Learning Life as a Parent of IBD
Guest Post by Tracy Jackson
Knowledge is Power
When I became pregnant, I read everything. I read parenting books, psychology books, what to expect books, you name it, I probably read it.
To me, knowledge is power, the more I know the better it will be to handle things as they come my way. As my kids Sarah and Danielle grew, I read about the “terrible two’s” and raising school age children. Having kids only 15 months apart, I started to get familiar with the teenager books and hoped I could manage the road ahead that they would be facing almost at the same time. Raising a teenager is hard. The idea is you are supposed to be giving them more responsibility as they mature, guiding them towards independence & adulthood. Adding Crohn’s to the mix of teenager really complicates things.
Danielle was 11 years old when she first showed symptoms of IBD. Over the course of 6 months, she lost over 30 lbs., unable to keep anything in her body. This high energy, sports loving girl went from playing outside with friends all the time to turning away from everyone because she couldn’t be the outgoing person she was, feeling so exhausted and constantly tied to the toilet.
Wading through the health care system advocating for her, so doctors would take this more seriously than a bad stomach virus, was exhausting all on its own. My husband Mike and I were sent from doctor to doctor, hospital to hospital with Danielle, until she finally got so bad at our first appointment with our new GI, Dr. Kovacs, she admitted her to North York General Hospital (NYGH) right away.
Dr. Kovacs and the team at the hospital did anything and everything possible to stop the endless diarrhea and vomiting, and the going to the bathroom 26 times a day. We were at the tipping point when her pancreas and kidneys started to shut down. I have never been so scared in my life than I was at that moment.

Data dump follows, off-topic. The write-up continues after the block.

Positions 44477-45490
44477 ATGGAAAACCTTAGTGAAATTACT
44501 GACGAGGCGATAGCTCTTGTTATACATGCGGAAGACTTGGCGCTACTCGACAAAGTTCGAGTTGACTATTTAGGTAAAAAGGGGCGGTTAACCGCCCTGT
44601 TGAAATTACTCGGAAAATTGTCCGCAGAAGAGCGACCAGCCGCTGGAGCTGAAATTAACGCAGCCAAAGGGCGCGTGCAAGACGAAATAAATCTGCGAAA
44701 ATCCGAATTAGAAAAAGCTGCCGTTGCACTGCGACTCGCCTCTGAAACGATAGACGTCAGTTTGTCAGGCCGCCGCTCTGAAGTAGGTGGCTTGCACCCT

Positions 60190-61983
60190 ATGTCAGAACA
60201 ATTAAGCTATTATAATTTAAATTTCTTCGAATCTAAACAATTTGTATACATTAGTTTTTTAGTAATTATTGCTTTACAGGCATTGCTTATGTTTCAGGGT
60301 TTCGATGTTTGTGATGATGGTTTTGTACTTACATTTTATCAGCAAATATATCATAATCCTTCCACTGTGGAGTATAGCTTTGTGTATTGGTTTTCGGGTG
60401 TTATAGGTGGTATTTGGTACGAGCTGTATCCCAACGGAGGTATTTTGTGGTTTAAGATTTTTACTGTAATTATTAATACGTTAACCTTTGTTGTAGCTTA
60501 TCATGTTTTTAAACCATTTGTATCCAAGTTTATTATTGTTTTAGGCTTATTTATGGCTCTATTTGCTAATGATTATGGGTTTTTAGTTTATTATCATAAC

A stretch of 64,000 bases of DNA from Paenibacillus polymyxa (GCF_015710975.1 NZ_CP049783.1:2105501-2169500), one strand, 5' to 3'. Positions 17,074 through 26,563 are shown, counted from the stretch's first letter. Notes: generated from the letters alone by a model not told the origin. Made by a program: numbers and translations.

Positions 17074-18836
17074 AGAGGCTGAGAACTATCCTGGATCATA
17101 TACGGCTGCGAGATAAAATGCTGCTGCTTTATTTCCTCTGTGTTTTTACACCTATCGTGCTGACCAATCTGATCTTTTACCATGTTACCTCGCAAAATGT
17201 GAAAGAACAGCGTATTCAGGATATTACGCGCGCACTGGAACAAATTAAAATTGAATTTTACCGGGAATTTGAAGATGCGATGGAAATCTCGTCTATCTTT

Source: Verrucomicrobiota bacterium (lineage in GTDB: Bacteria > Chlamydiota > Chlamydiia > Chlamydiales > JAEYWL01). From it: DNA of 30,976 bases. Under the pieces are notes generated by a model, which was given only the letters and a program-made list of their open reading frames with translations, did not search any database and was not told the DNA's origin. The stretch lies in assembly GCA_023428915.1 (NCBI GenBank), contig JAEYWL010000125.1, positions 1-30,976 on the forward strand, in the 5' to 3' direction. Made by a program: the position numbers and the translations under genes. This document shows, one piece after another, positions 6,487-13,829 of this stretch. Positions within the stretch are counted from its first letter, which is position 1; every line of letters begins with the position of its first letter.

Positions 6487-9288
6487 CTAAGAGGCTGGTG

NYGH set me up in the room with Danielle and I was with her every step of the way. Sarah was even able to stay a couple of nights with us. Danielle endured weeks of bowel rest, getting a PICC line, TPN and an official diagnosis of indeterminate colitis the day before her 12th birthday. It felt like overnight she lost her innocence of childhood. After her scopes and pathology results, and a day pass to go home for a few hours to celebrate her birthday, she started on Remicade. After being in there for a month, we all finally were able to go home. A few months later with an MRI, we got the diagnosis of Crohn’s disease.
Growing up Crohnie
We started to accept this as our new life, preparing as you would for any life change. We started schedules for pills and infusions, and I started reading everything I could on Crohn’s.
Overnight, our conversations in the house became a lot more grown up. We have talks about boys and concerts, acne and school. We also have conversations about the latest IBD research, the G.E.M. Project, surgeries, cancer risks, and depression. Drinking and drugs take on a whole new meaning when you mix Crohn’s medications into the conversation.
Sarah has learned to be an even more supportive sister in those social situations when teenagers go off on their own and I can’t be there to explain to their peers. One positive to this is it has brought my girls closer. They both have a respect for how fragile life is and seem to appreciate their time together more. They still tease each other like only sisters can.
After only 5 months Danielle had a severe allergic reaction to Remicade, changing our course to find remission. There are days with setbacks that make you feel powerless in all of this. We are trying to find the right combination of drugs to allow Danielle to lead the life she wants and contemplating the risks associated with surgery. I would be so happy if I never saw Prednisone again.
A Parent’s Diagnosis, Too
Since diagnosis I have had my own moments of helplessness, wondering what I could have done to prevent this; or what can I do to make it go away. I long for those days of Mommy and Me classes where you join with like minded parents to share what works and what doesn’t. So far I haven’t found one for Crohn’s parents yet. Online forums have helped.
I also blog to share stories and IBD news. I am determined to find other parents in my area to set up our own network so others don’t feel as alone as I do. I finally realize I can’t do this on my own and need support. I know my teenagers need it too. In my entire search I still haven’t found a book on how to raise a teenager with Crohn’s. I guess it hasn’t yet been written and I will just have to learn this part as we go.